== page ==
Chisetera's career was rocked by 'work' politics

HARARE – Prolific goal-scorer and winger Wonder Chisetera’s career was full of life and promise.

The former Black Aces forward was employed by the National Breweries in the then Salisbury while his employers also had a football team of their own.

The bone of contention was that they wanted Chisetera to give up on other teams and play for his paymasters.

The traditional number seven recalls with regret how his exploits on the soccer field died a natural death although he was quick to point out that after getting a directive to choose between work and soccer “job security was worth more than chasing and kicking leather.”

“In 1976 I was loaned to Natbrew Rovers for a year and helped them win promotion into the top flight league but soon the officials from National Breweries and Black Aces where embroiled in a dispute,” Chisetera recalls to the Daily News.

“My employers wanted me to play for their team because I was permanently employed by them. A directive came compelling me to choose between them and Aces but before that they had changed my working shifts, making it very difficult for me to continue with my training.

“In those days, playing football was more about getting fame, but without anything to show for it. Working was my only source of livelihood hence I left Black Aces for good.”

National Breweries was not keen on playing in the top-flight league and this affected them in the long run as players left for greener pastures before the team slumped back to Division Five.

Chisetera was capped at national level once by his country.

The former forward was born in a footballing family, his father played social football while his elder brothers Fabian (late) and Kennedy played competitively. The trio played together for All Blacks back in 1967 in Division Five in Mutare, then Umtali.

Umtali was renamed to Sakubva United in 1975 and played in the Premiership and played alongside such players as Ebson “Sugar” Muguyo and Andrew “Mai Maria” Kadengu.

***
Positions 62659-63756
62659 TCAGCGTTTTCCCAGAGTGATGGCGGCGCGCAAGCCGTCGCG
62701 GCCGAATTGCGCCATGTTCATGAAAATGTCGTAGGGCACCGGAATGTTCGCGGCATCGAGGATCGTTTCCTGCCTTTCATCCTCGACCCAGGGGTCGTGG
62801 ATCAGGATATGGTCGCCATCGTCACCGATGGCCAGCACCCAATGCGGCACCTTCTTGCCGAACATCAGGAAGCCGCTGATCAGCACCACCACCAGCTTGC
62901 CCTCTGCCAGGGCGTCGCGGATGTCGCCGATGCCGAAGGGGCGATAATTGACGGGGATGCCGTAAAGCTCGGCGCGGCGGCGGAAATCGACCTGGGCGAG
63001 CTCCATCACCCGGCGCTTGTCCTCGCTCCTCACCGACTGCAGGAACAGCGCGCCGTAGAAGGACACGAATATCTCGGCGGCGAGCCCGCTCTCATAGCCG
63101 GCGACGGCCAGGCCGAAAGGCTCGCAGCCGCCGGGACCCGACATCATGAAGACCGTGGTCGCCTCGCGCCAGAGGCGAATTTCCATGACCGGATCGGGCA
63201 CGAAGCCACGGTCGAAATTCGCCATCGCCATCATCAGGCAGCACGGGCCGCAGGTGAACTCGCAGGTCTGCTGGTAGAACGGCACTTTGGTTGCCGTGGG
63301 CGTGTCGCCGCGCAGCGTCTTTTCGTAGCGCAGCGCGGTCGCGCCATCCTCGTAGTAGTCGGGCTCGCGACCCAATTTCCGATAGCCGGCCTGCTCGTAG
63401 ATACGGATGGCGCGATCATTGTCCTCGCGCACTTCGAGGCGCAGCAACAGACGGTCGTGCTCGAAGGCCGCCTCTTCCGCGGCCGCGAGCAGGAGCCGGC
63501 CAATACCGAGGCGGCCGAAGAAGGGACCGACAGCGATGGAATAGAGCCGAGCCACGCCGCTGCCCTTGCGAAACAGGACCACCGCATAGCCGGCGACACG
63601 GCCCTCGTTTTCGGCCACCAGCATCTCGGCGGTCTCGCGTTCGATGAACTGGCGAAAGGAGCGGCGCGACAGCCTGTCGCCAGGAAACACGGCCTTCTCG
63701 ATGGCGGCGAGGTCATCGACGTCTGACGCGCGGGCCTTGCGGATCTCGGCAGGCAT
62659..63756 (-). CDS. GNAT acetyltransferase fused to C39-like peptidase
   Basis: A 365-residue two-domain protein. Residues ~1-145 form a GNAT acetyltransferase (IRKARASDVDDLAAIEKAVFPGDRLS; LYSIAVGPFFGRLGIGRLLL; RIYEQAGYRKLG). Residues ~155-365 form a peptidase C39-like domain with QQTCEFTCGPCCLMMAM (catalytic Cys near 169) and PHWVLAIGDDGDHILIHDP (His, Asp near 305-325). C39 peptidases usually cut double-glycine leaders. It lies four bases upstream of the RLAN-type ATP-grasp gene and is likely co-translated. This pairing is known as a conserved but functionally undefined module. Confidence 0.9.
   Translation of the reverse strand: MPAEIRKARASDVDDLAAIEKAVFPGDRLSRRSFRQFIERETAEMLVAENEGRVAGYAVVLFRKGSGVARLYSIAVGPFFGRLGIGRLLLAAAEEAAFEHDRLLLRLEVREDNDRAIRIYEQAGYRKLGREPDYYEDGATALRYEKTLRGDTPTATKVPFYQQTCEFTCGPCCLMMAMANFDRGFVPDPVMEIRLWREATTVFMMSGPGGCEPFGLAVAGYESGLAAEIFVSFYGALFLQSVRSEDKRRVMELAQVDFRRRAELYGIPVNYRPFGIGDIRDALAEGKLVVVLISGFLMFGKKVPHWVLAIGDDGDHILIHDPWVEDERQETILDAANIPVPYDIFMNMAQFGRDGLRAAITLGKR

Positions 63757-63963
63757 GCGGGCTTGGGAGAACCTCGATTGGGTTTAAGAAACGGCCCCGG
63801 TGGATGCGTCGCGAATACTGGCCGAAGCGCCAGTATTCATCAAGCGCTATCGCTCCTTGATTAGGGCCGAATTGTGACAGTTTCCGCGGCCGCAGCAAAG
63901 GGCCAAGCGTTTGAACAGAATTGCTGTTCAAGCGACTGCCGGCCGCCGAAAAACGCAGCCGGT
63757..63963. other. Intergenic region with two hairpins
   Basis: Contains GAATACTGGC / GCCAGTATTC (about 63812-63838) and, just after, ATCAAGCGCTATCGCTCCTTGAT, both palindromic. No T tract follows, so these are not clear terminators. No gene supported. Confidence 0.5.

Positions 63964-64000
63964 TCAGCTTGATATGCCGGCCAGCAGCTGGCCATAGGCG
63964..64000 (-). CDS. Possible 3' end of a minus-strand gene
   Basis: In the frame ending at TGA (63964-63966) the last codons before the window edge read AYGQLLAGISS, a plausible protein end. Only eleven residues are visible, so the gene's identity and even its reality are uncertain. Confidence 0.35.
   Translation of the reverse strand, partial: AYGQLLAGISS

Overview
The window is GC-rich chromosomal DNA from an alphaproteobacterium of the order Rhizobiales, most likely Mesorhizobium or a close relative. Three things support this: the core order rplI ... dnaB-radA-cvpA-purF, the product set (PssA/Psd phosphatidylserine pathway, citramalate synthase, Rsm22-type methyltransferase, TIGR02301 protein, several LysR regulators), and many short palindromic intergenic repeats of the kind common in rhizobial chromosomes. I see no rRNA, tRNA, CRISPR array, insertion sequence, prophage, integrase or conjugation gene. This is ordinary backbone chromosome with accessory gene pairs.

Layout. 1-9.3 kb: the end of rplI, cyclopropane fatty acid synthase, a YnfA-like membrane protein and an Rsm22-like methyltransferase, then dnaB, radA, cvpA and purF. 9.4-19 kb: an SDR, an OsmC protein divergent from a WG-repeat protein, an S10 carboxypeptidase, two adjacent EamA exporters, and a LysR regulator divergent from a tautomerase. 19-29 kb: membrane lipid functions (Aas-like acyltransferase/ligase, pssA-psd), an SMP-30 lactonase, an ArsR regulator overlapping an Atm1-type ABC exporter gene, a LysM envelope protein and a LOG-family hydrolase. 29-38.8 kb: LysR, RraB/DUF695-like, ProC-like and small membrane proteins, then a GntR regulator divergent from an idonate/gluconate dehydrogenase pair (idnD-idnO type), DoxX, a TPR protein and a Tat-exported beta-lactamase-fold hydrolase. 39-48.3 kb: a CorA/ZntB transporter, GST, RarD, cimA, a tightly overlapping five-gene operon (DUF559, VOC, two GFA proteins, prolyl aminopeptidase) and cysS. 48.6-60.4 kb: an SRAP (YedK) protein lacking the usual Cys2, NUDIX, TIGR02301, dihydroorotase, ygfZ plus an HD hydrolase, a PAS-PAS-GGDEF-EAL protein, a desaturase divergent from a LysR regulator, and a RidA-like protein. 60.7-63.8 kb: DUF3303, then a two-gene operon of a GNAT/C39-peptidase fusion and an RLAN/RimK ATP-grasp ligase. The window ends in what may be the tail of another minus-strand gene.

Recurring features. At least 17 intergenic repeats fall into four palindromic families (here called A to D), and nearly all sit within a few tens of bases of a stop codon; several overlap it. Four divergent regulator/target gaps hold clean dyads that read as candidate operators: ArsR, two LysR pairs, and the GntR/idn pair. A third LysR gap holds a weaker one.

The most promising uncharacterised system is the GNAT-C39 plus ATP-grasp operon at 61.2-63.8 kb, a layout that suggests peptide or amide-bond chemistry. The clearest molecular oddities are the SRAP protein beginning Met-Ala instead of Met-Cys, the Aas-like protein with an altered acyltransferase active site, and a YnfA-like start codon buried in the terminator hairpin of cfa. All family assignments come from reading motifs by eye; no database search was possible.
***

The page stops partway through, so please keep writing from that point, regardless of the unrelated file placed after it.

The team did not last long as it disbanded at the end of the season, prompting Chisetera to move to the capital, where he signed for Chibuku United.

“It was a positive move for me career-wise and I even received $750 (local currency) as my signing-on fee under the tutelage of Jack Meagher,” he said.

Just like Umtali, Chibuku folded again. The players and supporters convened a meeting at Highfield’s Community Hall and came up with the idea to form a new team, giving birth to Black Aces in 1976.

The Chibuku side had comprised such players as Phosani Sibanda, Sunday Marimo (now Chidzambwa), July Sharara, David Muchineripi, Fresh Chamaringa, Billy Shaman, Peter Manyara, Zoem Rambanai, Charles Gwazu, Bernard Dzingai, Simon Mudzudzu, Steven Chuma and John Garatsu.

The majority of them went on to play for the newly formed Aces, with the addition of Roderick Muganiri, Booker Muchena, Byron “Piri Piri” Manuel, Daniel Chikanda, Clever Hunda and Bernard Kuwana. Jimmy Finch was the head coach.

He remembers vividly the “day light robbery” by referee Peter Bale in a BAT Cup final against Rio Tinto. Aces lost 1-0.

“I was charging for goal and hacked down in the final third by Ephat Lungu but instead of awarding us the penalty, the referee gave us a free kick, that was saved by the keeper,” he says.

“The goalkeeper quickly dispatched a long clearance that caught us on a counter, Rio Tinto’s Robert Godoka beat Booker Muchena in goals and soon after afterwards the match ended. This was a painful moment for me especially because I could have killed the game as a contest if it wasn’t for that foul.”

Chisetera has a number of accolades to his credit; in 1977 Black Aces beat Dynamos in the Nyore Nyore Cup having lost in the same final to the same opposition the previous year.

The same year they finished runners-up to Rio Tinto in the Rosebowl Knockout Cup while in 1978 they lost to Dynamos in the Champions of Champions Sports Pools finals.

He had a stint as a player coach at Natbrew Rovers, took them from Division Five to Two before giving up on the team and football career in 1999 due to infighting.

Now aged 60, Chisetera is happily married to his wife Catherine and the couple has seven children, six boys and a girl.  They family stays in Budiriro 1 in Harare.

“It’s unfortunate that none of my children have managed to take over the legacy, none of them chose to play football, only Simba tried but he wasn’t good enough, Milton is into music while others have followed different paths,” Chisetera says.

“It pains me when I see some of my former mates’ children emulating what their parents did, but there’s not much we can do but to support them in their chosen career.”

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